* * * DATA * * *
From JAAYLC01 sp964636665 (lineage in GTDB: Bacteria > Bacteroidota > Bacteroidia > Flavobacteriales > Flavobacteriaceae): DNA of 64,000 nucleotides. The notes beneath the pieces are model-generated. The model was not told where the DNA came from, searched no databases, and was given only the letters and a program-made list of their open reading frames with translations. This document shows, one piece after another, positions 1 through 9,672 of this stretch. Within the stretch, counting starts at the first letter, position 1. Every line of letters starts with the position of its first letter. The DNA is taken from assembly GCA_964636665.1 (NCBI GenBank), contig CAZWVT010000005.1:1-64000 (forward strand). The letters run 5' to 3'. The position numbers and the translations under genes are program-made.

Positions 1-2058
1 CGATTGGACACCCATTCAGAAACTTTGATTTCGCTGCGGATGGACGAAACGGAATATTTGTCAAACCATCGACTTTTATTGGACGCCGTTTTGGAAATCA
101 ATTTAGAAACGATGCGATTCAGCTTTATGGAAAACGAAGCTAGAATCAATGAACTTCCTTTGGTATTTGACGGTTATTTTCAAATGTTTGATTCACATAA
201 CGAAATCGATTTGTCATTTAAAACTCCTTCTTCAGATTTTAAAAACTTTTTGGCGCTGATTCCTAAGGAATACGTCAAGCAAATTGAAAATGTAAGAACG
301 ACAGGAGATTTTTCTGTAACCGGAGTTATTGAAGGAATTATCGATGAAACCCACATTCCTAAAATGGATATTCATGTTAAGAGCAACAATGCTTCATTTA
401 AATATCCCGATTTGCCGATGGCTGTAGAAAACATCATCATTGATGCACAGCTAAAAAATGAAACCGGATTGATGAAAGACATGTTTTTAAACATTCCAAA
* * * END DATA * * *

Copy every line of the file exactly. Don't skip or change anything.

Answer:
From JAAYLC01 sp964636665 (lineage in GTDB: Bacteria > Bacteroidota > Bacteroidia > Flavobacteriales > Flavobacteriaceae): DNA of 64,000 nucleotides. The notes beneath the pieces are model-generated. The model was not told where the DNA came from, searched no databases, and was given only the letters and a program-made list of their open reading frames with translations. This document shows, one piece after another, positions 1 through 9,672 of this stretch. Within the stretch, counting starts at the first letter, position 1. Every line of letters starts with the position of its first letter. The DNA is taken from assembly GCA_964636665.1 (NCBI GenBank), contig CAZWVT010000005.1:1-64000 (forward strand). The letters run 5' to 3'. The position numbers and the translations under genes are program-made.

Positions 1-2058
1 CGATTGGACACCCATTCAGAAACTTTGATTTCGCTGCGGATGGACGAAACGGAATATTTGTCAAACCATCGACTTTTATTGGACGCCGTTTTGGAAATCA
101 ATTTAGAAACGATGCGATTCAGCTTTATGGAAAACGAAGCTAGAATCAATGAACTTCCTTTGGTATTTGACGGTTATTTTCAAATGTTTGATTCACATAA
201 CGAAATCGATTTGTCATTTAAAACTCCTTCTTCAGATTTTAAAAACTTTTTGGCGCTGATTCCTAAGGAATACGTCAAGCAAATTGAAAATGTAAGAACG
301 ACAGGAGATTTTTCTGTAACCGGAGTTATTGAAGGAATTATCGATGAAACCCACATTCCTAAAATGGATATTCATGTTAAGAGCAACAATGCTTCATTTA
401 AATATCCCGATTTGCCGATGGCTGTAGAAAACATCATCATTGATGCACAGCTAAAAAATGAAACCGGATTGATGAAAGACATGTTTTTAAACATTCCAAA